We also continue to lean into the growing momentum behind sustainability and the deep impact we believe it will have on the financial markets over the next decade. We’re investing in the technology and data that portfolio managers will need in order to understand the climate-related practices and policy decisions of companies and governments around the world and the impact on economic outcomes and investment returns. We use this data to proactively engage with companies and governments (15,000+ interactions in 2022) and incorporate sustainability factors into our overall assessment of the value of portfolio holdings.
Importantly, I believe that we as a firm are well positioned to support our clients in challenging times thanks to our scale, our strong balance sheet, and our private ownership model. These attributes help make us a stable partner as well as an innovative one, allowing us to be nimble and adapt to clients’ changing needs. As an investor, I have observed many CEOs and companies in action over the years, and the ones I have admired the most have been willing to pivot when circumstances change and have taken advantage of opportunities amid uncertainty. We aspire to do the same.
We are also working to drive strong long-term results for our clients by continuing to move our diversity, equity, and inclusion efforts forward. As I’ve said before, I think there’s a growing recognition that our industry has an opportunity to make enormous strides and that bringing together people with different experience and perspectives can lead to better teamwork and better outcomes. We also think diverse and inclusive teams can help support our efforts to attract and develop the next generation of talent globally. And they align with our values and commitment to the communities in which we live and work.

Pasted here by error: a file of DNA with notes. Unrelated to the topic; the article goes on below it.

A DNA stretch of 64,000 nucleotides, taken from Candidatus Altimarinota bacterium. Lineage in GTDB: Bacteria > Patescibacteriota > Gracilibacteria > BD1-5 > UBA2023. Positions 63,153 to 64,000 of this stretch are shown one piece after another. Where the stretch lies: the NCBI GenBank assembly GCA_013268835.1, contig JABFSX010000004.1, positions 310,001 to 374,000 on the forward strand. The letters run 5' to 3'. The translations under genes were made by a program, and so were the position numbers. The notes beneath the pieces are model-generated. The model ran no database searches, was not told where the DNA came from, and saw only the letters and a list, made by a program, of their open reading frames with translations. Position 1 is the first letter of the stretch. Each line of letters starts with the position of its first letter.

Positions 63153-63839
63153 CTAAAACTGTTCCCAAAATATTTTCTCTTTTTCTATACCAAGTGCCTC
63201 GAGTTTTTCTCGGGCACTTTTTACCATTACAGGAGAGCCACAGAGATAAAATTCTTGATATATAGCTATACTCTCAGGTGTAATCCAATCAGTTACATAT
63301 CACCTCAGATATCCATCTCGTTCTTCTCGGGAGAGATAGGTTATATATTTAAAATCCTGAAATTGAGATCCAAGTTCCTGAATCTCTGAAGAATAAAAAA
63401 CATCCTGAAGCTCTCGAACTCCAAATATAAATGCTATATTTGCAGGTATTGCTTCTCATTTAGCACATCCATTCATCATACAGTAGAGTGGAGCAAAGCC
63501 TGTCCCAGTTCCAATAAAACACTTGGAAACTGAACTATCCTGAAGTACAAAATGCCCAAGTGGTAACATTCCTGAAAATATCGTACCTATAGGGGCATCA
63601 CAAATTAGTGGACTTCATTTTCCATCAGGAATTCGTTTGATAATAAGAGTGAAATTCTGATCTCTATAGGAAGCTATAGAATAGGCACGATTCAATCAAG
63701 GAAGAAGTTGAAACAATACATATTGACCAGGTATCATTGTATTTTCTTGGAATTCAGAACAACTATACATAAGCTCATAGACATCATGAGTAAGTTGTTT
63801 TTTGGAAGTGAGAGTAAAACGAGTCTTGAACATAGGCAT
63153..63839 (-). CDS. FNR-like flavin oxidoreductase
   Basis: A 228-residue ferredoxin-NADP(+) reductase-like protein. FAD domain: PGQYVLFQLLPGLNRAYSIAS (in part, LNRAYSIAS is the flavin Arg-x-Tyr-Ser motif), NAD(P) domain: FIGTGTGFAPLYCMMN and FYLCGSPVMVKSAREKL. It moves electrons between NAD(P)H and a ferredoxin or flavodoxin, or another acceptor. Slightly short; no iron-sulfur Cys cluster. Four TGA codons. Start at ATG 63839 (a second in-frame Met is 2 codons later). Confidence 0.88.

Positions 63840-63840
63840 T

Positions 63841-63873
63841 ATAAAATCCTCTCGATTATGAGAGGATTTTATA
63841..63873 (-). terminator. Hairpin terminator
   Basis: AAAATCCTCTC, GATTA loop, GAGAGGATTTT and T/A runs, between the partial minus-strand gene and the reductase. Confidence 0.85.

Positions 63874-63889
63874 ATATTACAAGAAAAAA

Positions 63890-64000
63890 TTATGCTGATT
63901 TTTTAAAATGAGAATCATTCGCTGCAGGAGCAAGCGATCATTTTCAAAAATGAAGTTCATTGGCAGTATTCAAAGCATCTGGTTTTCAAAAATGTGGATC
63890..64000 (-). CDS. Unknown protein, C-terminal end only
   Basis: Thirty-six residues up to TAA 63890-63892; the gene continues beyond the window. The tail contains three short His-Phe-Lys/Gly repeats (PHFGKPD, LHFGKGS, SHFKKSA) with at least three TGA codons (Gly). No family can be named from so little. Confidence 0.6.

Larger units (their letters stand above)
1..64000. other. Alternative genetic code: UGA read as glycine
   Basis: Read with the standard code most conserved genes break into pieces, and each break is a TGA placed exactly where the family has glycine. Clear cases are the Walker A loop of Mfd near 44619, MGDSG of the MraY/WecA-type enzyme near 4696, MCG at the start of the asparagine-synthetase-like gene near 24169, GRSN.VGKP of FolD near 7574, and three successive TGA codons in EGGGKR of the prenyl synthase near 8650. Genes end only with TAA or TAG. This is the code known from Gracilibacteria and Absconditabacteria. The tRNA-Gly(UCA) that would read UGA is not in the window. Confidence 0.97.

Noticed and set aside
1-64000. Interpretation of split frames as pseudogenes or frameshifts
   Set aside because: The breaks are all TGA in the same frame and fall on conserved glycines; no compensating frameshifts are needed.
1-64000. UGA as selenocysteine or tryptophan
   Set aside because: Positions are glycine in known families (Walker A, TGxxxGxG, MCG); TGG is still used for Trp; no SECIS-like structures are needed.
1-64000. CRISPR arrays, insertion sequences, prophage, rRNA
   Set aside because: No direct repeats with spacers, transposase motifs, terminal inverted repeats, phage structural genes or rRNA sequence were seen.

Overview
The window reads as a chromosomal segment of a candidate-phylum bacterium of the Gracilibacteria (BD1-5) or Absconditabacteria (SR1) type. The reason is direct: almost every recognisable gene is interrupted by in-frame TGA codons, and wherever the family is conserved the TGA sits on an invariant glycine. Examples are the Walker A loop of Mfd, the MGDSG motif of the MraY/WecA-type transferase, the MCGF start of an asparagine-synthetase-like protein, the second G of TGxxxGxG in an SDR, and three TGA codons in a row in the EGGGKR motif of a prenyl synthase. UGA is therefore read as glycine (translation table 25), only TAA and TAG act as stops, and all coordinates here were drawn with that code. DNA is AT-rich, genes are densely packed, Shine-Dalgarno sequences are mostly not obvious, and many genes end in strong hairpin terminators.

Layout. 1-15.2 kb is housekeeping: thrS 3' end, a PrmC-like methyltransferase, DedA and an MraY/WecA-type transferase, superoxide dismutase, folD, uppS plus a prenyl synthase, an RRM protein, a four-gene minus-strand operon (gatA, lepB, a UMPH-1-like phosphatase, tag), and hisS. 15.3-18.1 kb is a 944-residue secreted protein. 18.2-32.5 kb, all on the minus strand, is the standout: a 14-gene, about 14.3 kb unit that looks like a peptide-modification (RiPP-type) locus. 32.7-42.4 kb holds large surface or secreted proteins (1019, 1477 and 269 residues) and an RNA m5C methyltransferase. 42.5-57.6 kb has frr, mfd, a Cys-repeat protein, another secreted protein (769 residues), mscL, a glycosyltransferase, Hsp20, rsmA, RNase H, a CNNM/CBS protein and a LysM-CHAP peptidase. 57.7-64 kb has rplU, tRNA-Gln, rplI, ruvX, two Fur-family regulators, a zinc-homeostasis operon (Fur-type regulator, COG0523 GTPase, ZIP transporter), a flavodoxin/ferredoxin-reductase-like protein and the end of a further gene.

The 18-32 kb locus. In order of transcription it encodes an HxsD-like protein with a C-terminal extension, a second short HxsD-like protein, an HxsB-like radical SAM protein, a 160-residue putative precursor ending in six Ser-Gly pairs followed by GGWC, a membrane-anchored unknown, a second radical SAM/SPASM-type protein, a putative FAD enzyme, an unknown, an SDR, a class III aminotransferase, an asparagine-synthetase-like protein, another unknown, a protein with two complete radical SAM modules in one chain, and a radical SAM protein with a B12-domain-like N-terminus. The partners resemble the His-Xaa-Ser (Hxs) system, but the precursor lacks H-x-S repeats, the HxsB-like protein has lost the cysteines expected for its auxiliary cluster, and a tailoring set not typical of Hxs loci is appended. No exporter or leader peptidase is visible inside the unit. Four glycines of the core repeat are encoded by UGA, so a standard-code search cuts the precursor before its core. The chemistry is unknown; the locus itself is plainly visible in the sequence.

Staying close to clients in times like these is our priority, and I want to thank you for your trust and willingness to partner with us in pursuit of your mission and goals.
Wishing you a happy and healthy new year,
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Macro Strategist John Butler discusses the growing potential for cyclical and monetary policy divergence, despite markets pricing for the contrary, and assesses what it means for investors.
EM equities: Can they prove the doubters wrong?
Multi-Asset Strategist Adam Berger offers six reasons that EM equity performance could be much more compelling in the decade ahead, from attractive valuations to economic tailwinds to mean reversion in the US dollar.
How do bond investors approach the new volatile regime?
Wellington fixed income experts provide an analysis on how to navigate short-term volatility and reposition portfolios for the structural changes occurring in fixed income markets. Watch the replay here.
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Bonds are looking increasingly attractive, but a new, more volatile, normal means investors with a home bias may wish to revisit portfolios. An inconsistent policy landscape and lower hedging costs are just some of the reasons why European investors in particular may benefit from going global.
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Thematic Strategist Trevor Noren explores how active management and a global lens could provide tech investors with essential edges moving forward.